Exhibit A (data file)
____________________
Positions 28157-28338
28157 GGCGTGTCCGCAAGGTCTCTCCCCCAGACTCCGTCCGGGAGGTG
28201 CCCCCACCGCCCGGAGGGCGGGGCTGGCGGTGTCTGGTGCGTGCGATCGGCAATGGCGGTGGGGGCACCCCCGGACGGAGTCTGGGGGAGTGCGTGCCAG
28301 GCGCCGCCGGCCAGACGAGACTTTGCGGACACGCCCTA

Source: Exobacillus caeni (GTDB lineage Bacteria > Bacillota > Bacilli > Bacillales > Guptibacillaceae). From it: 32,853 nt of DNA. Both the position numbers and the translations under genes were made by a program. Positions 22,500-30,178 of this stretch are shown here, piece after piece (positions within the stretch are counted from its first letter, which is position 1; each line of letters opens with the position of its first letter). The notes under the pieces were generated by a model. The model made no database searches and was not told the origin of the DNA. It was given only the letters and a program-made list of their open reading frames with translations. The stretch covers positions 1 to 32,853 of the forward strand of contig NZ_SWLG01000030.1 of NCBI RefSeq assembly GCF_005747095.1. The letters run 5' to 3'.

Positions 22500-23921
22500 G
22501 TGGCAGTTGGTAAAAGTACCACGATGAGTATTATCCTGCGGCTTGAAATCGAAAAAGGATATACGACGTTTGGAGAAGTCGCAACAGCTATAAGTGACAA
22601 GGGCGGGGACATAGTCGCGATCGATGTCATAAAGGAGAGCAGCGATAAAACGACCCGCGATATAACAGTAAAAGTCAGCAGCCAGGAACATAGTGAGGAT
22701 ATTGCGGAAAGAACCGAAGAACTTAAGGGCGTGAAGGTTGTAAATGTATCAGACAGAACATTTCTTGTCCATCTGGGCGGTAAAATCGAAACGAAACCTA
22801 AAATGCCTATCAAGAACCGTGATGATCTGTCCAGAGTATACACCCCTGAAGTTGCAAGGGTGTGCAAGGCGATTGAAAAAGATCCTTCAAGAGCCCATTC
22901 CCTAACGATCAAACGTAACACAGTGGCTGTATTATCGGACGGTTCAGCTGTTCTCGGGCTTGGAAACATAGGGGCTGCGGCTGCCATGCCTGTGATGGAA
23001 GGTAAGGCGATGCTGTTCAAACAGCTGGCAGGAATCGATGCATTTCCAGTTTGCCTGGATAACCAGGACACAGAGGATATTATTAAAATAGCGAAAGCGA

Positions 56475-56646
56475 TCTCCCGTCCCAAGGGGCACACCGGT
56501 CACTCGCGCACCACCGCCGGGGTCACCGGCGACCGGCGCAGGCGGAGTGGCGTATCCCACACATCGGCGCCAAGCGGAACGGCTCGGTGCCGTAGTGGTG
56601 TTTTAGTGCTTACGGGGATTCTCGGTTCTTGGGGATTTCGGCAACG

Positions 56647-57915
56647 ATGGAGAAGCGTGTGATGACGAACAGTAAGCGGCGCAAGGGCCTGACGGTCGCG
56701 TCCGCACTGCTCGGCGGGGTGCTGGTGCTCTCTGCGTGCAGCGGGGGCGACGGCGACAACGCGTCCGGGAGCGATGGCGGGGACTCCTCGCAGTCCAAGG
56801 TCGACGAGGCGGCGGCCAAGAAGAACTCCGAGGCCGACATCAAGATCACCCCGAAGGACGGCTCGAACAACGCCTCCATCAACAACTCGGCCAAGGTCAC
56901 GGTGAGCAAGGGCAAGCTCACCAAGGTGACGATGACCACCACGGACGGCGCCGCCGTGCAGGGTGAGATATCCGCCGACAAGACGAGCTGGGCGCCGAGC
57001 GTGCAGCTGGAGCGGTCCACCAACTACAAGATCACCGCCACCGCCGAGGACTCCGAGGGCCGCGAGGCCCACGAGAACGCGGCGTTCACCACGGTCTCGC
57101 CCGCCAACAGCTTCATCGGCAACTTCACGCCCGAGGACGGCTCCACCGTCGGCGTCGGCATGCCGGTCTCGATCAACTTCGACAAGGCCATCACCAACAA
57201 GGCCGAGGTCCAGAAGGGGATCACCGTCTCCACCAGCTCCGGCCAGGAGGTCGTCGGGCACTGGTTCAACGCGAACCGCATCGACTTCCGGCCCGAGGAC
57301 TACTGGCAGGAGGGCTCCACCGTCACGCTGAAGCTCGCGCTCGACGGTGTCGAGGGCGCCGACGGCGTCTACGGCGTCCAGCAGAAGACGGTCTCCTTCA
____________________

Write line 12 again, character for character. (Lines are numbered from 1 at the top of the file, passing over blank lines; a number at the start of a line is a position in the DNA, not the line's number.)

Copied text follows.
22901 CCTAACGATCAAACGTAACACAGTGGCTGTATTATCGGACGGTTCAGCTGTTCTCGGGCTTGGAAACATAGGGGCTGCGGCTGCCATGCCTGTGATGGAA